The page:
Most of the students thought not. Then I gave the question a twist. Would it have been ethical if the interviewer had been a print reporter because the print reporter would have had the option not to use the answer, if an answer was forthcoming. Class ended before we could burrow into that variation on the basic question.
My thoughts are that such a question would be appropriate for a print reporter to ask; in fact, it was a question that should have been asked. But that assumes the print reporter was strong willed enough to then decide if an affirmative answer should go in the story. A further assumption lies within: that reporters are justified in keeping information from their editors if they doubt the integrity of those editors.
Any thoughts, people? It's easy to be hypothetical.
Postscript: And what to my wondering eyes should appear this morning but Mick Lasalle's review of the Alexandra Pelosi documentary on heartland Evangelicals. He talks about the weakness of Pelosi's interviewing approach:
Pelosi allows herself to be charmed by her subjects, which is not a position of strength for a journalist. However, because her subjects end up trusting her, they open up and we get to see what they look like when they're not on their guard.
I'd prefer if Pelosi were disarming them for a purpose, instead of disarming herself, but in her methodical, non confrontational way, she does stumble upon some illuminating moments.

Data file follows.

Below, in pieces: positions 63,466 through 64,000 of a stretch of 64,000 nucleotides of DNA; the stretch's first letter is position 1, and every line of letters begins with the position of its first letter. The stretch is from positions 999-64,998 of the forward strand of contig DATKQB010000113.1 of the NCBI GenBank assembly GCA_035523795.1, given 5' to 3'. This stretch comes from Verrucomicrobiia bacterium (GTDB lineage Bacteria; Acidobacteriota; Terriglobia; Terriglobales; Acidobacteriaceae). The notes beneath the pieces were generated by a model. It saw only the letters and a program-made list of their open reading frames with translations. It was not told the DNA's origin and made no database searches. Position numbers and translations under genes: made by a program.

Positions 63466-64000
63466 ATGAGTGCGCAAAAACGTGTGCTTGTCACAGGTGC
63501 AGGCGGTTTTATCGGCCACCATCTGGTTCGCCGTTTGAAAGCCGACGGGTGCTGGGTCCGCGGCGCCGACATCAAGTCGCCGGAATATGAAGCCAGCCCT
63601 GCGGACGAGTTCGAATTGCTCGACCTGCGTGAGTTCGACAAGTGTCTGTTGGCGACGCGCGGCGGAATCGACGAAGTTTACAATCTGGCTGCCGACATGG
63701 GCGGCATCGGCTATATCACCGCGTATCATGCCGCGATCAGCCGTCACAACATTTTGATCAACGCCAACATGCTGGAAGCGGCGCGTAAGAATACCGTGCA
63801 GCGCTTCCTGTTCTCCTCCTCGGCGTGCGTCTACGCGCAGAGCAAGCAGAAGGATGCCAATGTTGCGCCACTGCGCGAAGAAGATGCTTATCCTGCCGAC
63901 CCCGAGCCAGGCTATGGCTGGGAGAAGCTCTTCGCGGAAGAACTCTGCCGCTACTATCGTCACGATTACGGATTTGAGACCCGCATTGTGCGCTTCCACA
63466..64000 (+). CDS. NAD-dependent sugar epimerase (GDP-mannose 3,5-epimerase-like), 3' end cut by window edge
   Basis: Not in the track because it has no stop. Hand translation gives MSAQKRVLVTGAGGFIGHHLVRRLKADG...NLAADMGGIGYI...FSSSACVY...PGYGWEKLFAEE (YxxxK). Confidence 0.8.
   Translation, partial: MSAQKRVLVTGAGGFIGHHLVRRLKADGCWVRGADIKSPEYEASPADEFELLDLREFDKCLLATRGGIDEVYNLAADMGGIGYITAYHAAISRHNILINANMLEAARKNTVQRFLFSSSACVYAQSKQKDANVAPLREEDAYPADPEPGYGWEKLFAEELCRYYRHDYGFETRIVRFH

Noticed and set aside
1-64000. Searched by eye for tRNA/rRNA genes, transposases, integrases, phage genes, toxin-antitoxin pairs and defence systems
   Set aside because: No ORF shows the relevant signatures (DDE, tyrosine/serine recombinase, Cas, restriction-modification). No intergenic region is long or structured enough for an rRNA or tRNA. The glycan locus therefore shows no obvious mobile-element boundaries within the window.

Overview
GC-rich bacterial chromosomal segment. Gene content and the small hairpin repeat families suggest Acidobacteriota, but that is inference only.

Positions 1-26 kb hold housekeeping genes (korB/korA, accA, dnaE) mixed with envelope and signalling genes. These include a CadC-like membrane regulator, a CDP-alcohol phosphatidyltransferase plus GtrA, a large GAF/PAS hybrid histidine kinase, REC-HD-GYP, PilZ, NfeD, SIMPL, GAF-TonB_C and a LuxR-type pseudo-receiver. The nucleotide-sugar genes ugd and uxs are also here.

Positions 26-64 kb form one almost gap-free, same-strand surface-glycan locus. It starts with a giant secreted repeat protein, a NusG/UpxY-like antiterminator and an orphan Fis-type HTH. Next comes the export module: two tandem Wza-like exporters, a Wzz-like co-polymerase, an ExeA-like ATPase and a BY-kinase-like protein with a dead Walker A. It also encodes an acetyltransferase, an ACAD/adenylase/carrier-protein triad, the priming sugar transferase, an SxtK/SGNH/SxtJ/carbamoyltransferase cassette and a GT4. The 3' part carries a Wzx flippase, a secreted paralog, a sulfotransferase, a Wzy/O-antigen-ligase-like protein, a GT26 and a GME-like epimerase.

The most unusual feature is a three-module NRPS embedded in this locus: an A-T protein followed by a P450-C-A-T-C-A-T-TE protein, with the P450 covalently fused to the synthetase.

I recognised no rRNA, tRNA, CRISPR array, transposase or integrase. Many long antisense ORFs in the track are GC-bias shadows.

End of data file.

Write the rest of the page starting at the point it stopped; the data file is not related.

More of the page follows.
Okay. I'm running with you, Mick. God have mercy on our souls we admire a certain degree of manipulation in interviewing if it gets at the truth. Then, Mick woodsheds Pelosi for her failure to press Ted Haggard -- the king-of-the-herd Evangelical who was outed as a gay whoremaster when the documentary was near release -- on his assertions about who is really a Christian and so on? But her gentle style bears fruit in other ways.
However, because Haggard likes her and feels safe, she is privy to a bizarre moment in which he claims that "evangelicals have the best sex." To prove this, he turns to two young men and asks them how often they have sex and how often their wives "climax." In light of his own secret sex life, one can only wonder what Haggard was thinking in those moments.I'm not sure this gets Pelosi off the hook. Even if you like a subject enough not to have to pretend you like him or her, that doesn't mean you wouldn't ask tough questions somewhere near the end of the interview. It's not either/or.